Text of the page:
Bobby. Bobby, baby. Bobby! Hear the phone ring, the door chime, and in comes the sensational Sondheim Tony Award-winning classic Company on stage at the Vagabond Players. Considered to be one of Sondheim’s more complex musicals, this 70’s musical about single life and married friends is a charming and exquisite night out to the theatre for the autumn season. Directed by Eric J. Potter with Musical Direction by Douglas Lawler, it’s sure to slide its way into your hearts and stay with you all year long.
With a dashing New York City skyline that absorbs most of the background, Set Designer Moe Conn brings the hip and lively vibe of the times onto the stage in an upscale city apartment furnished with posh accessories. The neon sign baring the show’s title is a nice touch, a true homage to the 70’s style. Conn’s symbolic genius comes into play as well with all of the monochromatic picture frames tilted about sprawling over the walls. The frames are blank, reflecting the many opportunities in which our protagonist had to fill his life with companionship but always remained alone. Everything about Conn’s design suits the pacing and overall atmosphere of the show; a remarkable buzz in the air for this tricky piece of theatre.
Musical Director Douglas Lawler, who doubles as the show’s Keyboardist, brings his impressive ability to coax perfect harmonies and difficult rhythms out of this moderately sized cast. Lawler’s Keyboard playing is divine, his fingers quite nimble in plinking out the intricate rhythms created by Sondheim, particularly the little interludes between scenes. The keyboard sounds so delicate and graceful in his command during “Sorry-Graceful” that you would almost believe it were the fourth voice to the song. Lawler’s ability to balance sound so that the ensemble and soloists are never drowned out is another gift worth of praise, particularly for this space.
Director Eric J. Potter is a visionary when it comes to this musical, crafting impressive still-portraits in moments of action upon the stage. There are several times where Potter’s blocking and clever use of spatial alignment creates stunning imagery among the cast, like the striking vision of the wives that enclose Bobby during “Someone is Waiting” and again during “Poor Baby.” The final scene is another aesthetically pleasing creation by Potter which gives the musical an overall sense of accomplished completeness.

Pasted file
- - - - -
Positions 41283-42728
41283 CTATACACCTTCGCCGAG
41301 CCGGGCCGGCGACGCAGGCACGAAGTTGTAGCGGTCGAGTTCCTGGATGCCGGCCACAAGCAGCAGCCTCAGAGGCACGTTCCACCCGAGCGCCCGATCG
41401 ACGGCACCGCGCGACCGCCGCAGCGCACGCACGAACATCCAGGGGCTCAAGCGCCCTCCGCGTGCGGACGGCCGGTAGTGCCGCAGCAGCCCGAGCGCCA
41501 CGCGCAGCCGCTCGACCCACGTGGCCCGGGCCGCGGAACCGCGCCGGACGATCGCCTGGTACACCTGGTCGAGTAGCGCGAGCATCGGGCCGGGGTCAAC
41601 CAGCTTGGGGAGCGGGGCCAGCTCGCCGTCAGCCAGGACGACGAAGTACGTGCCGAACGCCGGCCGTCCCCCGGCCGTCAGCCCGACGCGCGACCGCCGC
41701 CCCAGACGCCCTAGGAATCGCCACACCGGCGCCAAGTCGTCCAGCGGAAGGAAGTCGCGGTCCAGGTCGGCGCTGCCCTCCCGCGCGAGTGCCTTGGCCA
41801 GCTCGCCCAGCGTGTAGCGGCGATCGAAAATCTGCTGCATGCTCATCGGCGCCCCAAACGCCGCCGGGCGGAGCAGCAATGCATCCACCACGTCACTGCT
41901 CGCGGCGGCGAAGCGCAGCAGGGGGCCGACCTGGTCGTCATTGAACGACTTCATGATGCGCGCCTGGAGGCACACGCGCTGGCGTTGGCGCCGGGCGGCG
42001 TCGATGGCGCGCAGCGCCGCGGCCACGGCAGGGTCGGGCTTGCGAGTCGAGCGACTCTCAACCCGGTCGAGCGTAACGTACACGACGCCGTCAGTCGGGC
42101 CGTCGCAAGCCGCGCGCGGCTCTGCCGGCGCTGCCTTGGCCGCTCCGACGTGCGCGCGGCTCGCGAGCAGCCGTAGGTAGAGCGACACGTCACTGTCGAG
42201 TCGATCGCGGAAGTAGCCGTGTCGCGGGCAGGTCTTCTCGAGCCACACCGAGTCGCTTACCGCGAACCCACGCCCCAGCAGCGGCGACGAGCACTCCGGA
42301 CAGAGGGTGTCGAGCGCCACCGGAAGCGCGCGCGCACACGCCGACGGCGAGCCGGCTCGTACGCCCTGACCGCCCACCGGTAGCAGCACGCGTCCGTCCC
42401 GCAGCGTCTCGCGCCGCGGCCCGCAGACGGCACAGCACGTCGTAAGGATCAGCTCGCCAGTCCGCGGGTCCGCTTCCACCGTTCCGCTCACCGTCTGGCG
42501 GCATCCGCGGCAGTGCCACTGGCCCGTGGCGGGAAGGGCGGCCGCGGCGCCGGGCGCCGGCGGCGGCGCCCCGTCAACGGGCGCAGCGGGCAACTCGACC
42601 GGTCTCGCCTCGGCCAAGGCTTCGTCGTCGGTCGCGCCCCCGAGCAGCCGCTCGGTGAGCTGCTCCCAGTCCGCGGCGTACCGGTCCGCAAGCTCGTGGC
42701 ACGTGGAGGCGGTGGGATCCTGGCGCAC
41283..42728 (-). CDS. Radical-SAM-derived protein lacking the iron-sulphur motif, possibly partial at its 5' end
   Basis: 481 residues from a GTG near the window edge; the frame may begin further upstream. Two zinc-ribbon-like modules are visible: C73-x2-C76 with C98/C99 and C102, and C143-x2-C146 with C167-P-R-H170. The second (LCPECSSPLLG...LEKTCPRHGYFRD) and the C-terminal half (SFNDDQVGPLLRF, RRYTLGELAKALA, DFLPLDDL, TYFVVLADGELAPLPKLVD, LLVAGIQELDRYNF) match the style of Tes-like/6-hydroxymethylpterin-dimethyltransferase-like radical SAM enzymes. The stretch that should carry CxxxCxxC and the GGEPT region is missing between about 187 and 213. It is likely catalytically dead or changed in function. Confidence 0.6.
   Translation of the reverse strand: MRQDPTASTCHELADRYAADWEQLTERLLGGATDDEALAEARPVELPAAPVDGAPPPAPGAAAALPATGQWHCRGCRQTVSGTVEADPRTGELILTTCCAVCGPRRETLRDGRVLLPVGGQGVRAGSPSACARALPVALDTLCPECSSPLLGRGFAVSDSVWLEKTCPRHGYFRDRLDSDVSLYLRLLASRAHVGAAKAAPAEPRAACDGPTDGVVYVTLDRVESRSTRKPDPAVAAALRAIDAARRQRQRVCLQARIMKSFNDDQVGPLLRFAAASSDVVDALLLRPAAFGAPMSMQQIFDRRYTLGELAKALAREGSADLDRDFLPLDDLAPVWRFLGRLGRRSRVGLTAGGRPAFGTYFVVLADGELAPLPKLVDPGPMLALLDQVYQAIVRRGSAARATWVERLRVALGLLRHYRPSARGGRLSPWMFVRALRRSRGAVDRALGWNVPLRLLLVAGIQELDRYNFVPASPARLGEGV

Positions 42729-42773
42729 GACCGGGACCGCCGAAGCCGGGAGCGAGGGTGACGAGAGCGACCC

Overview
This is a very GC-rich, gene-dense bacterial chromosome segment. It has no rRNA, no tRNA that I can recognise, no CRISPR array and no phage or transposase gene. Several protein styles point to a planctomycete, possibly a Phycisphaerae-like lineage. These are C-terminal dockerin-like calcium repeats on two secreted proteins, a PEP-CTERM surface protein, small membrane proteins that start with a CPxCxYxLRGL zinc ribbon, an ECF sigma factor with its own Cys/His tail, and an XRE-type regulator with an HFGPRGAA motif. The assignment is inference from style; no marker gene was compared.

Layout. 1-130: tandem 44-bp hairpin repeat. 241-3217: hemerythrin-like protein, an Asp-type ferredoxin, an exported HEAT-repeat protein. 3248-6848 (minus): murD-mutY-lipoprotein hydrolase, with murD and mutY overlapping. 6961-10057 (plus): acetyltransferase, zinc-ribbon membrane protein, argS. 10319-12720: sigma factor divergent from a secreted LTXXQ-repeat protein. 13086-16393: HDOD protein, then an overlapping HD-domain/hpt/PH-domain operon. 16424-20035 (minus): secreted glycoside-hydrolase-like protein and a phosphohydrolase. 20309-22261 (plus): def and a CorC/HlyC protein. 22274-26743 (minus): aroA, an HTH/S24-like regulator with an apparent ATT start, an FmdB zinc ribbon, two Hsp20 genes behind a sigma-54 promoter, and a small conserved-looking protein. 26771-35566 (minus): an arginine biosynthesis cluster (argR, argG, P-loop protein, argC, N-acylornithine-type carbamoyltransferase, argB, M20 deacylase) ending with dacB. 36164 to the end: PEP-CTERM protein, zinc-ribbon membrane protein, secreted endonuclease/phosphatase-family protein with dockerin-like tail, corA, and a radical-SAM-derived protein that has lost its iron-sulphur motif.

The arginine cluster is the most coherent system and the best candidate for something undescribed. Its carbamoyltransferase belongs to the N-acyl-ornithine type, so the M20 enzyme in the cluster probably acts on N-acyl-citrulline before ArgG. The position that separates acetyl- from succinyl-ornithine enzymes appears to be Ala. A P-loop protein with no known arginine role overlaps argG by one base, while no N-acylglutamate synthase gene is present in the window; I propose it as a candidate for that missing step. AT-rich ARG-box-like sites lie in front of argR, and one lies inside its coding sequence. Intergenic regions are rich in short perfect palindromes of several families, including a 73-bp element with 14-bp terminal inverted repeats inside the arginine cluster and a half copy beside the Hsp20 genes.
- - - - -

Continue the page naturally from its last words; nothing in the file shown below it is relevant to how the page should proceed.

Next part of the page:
Potter’s focus for this show is the creation of the couples as characters. Each person has their own identity but the couples in a sense function as characters as well, allowing Bobby to stand out even more so as the lone single man in the show. Together Potter and Lawler create musical theatre brilliance that radiates plainly for all to see and hear; an amazing performance given by their cast that takes you along on a moving emotional journey as the story progresses.
In a single man’s life there will always be other women, in this case April (Amy Greco), Kathy (Lauren Everd), and Marta (Sarah Ford Gorman) are the closest Bobby (Tom Burns) gets to having romance. Greco has a gentle voice that duets sweetly with Burns for “Barcelona,” a rather touching yet quirky and tender song that shows a softer side of both characters. Everd, while having no solo, crafts one of the strongest emotional scenes with Burns during her moment in the park. It is a tragically beautiful moment of raw and intensely honest emotions coming from Burns, reflected back well by Everd.
Gorman steals the scene from the trio with her stunning rendition of “Another Hundred People”- a deeply moving and tremendously well-belted number about life whizzing by in New York City. Gorman’s voice, full and melodious, creates a sharp contrast to her coarse character, esoterically passionate about the city that never sleeps. She provides little snippets of comic relief and makes things particularly awkward for Bobby.